MISION DE OSTEOPATIA CANADA-PERU

 

Dear friends,

I would like to share with you a profound professional and personal experience I recently had the chance to take part in.

Since I was a teenager, I have dreamed of working in a humanitarian project. The opportunity for this dream to become true arrived this year.

The CEO, Collège d’Études Ostéopathiques of Montreal, organizes a volunteering mission in Peru twice a year. This year was the 15th session.

A group of 15 osteopaths arrived from all over the world in Arequipa to work for two weeks. The group was split in two, and the majority of us were settled in Arequipa, while the others went in Camana, a town close to the ocean. I remained in Arequipa the entire time. Our clinic was located in a big room generously offered by a volunteer, Amparo. This lady not only opened her house to host the patients and us, but she also offered all of her self to us, making sure we were well-fed and settling in fully. In fact, she gave us a Tai Chi session every morning in her garden before we started working. After the breakfast meeting and the Tai Chi class the osteopaths settled in Arequipa were split again into two or more groups. Part of us stayed at the clinic and some of us were sent in different centers around the city.

We had the pleasure to work in a Rehabilitation Center, COFARI, where we treated mostly kids with neurological diseases, as well as cerebral palsies of different types, and genetic diseases. I realized that most of the kids were severely damaged during labor. As osteopaths we could never underline enough the importance of a good pregnancy, a good labor and of the early years. To give an example, we saw a major cerebral palsy case due to a complicated labor. The mum of this kid was giving birth in a room with other two ladies. One of them died and she was so traumatized when the family of the dead lady entered the delivery room to kill the doctor, that her own delivery was stopped by the fear. The baby, compressed in the vaginal canal for many hours, was severely neurologically damaged.

We went to work in a very well organized orphanage, ALDEAS, where all the kids and teenagers were healthy but they had such strong psychological traumas that the center wished to give them all the healing support they needed. The strongest experience I’ve had during my two weeks as a volunteer happened there. I treated a kid, 9 years old, abandoned for 2 days. I felt from him the most powerful, unconditional, healing love I’ve ever felt.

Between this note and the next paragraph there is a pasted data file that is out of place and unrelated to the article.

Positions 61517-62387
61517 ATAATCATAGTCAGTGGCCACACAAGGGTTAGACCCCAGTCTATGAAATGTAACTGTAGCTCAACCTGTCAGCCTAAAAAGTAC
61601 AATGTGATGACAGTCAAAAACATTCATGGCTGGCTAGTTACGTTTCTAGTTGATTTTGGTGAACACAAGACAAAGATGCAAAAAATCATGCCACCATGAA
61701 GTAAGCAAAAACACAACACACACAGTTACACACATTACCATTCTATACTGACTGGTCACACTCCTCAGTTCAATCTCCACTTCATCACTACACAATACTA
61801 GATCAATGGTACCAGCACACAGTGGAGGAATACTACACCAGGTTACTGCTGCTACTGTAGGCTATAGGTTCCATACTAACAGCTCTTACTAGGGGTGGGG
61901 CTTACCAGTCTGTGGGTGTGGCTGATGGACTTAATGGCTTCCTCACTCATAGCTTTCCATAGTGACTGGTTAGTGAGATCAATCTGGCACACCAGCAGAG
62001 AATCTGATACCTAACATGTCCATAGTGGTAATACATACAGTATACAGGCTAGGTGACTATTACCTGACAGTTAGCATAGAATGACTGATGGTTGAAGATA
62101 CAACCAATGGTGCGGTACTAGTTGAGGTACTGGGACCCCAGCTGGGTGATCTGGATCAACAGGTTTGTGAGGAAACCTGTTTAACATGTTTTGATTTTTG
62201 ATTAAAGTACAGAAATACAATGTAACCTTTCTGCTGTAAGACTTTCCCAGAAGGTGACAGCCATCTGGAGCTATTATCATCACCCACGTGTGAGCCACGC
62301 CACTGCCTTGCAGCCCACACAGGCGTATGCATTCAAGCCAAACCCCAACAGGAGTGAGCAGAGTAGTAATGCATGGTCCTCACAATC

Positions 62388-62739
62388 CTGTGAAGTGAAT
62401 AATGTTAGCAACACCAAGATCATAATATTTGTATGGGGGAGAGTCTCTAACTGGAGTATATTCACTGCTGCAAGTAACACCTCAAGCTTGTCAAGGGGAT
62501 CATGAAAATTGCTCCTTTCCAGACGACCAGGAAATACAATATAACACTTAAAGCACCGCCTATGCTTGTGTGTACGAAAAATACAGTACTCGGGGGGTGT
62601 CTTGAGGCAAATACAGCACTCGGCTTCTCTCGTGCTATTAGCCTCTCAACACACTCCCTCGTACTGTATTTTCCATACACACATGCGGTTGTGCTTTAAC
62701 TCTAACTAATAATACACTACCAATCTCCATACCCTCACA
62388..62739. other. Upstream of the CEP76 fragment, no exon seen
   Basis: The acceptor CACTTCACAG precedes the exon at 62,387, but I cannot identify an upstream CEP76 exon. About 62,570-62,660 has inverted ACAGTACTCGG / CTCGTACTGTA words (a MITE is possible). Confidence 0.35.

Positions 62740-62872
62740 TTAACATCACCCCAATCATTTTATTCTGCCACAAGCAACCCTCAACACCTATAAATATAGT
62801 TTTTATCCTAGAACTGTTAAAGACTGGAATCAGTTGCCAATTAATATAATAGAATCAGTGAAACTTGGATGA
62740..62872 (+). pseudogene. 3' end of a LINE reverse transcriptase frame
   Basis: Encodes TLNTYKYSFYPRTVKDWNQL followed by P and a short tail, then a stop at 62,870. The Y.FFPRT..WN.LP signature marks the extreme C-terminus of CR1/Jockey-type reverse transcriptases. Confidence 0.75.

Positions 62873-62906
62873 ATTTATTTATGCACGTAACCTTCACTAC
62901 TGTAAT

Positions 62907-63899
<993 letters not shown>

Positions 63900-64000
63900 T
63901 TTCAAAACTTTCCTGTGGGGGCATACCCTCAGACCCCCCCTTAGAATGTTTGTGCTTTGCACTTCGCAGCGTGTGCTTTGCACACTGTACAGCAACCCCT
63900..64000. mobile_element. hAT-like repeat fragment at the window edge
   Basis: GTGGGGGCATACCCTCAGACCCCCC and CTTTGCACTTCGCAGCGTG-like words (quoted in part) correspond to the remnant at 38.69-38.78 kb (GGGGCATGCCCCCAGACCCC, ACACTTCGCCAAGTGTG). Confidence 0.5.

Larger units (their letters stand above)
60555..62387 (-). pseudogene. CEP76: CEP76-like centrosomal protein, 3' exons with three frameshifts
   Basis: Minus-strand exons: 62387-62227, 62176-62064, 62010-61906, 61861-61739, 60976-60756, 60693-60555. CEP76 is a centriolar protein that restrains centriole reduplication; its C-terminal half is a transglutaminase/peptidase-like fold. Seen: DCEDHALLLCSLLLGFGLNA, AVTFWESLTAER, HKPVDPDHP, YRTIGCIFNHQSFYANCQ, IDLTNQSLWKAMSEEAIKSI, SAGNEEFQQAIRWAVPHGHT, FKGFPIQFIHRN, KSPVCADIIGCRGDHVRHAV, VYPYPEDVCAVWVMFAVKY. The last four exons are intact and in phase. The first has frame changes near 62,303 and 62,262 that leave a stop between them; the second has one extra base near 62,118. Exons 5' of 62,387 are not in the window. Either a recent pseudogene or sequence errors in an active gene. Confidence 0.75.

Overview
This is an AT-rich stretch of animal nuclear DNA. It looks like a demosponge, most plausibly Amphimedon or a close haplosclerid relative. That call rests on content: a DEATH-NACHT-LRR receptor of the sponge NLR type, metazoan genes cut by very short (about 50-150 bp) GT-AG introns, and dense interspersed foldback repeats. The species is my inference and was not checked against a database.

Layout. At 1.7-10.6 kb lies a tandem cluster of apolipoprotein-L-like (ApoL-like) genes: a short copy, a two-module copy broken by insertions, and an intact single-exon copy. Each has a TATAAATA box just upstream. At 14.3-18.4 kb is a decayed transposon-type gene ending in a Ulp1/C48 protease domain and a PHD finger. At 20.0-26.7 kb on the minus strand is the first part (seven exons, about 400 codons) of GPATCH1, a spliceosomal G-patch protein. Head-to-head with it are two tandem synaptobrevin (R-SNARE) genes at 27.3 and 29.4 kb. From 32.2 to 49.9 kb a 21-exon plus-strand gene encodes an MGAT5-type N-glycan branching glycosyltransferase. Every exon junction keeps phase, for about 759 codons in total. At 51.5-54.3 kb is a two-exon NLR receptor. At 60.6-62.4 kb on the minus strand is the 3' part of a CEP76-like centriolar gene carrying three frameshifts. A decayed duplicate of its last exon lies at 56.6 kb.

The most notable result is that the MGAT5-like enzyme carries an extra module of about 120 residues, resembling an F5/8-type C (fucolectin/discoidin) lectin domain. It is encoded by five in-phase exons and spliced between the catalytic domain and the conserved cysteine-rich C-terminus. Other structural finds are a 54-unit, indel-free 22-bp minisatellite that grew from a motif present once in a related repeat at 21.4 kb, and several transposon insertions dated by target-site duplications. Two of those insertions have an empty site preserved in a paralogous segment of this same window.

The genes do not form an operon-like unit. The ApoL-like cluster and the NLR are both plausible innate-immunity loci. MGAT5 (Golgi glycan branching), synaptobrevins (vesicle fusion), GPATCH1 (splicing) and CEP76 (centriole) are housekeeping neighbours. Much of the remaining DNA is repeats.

In the Clinic we treated a miscellaneous group of patients of all ages. We saw patients with the common complaints of low back, shoulder pain, or migraines, but I was impressed by the number of patients that came to see us after surgery and chemotherapy because of uterus, breast, prostate, or brain cancer. One of them had 4 surgeries because of brain and breast cancer, which really shocked me. She told me that she waits all year to see us, because she can walk better and she feels so much better in general that she can keep working for a long time after an osteopathic treatment. A lot of them were coming from far away, driving for 5 to 9 hours just to get a treatment. I felt so important, but in the same time, aware that we couldn’t see them again, I felt like I couldn’t meet their expectations. On the other hand, the patients come in without asking questions because they received a “miracolous” treatment the year before, or they heard from others that our work really helps.

I tried to give all of myself.

The experience was intense, emotionally strong and professionally relevant. We received a lot of gratitude from the Peruvian patients that I couldn’t have expected, considering also the language barrier. I felt enriched from this experience, as we saw such a quantity and a different type of patients than we are used to see in our clinics back home, that we wouldn’t have been able to collect even in a full year of hard work.

The colleagues I had the privilege to work with made me feel immersed even more in a positive, “giving” atmosphere.

I want to thank Nadia Todoroff, and the CEO, Amparo, Anna Maria and all the Peruvian volunteers that supported us in different ways,the specialized centers, all my colleagues, and, first of all, all the patients that sincerely trusted us.

There is no doubt that I will participate again in an experience like this in the future, but at the same time, I also hope to take part in some scientific research to give our job more official validity.

 

 There is so much work to do all over the world…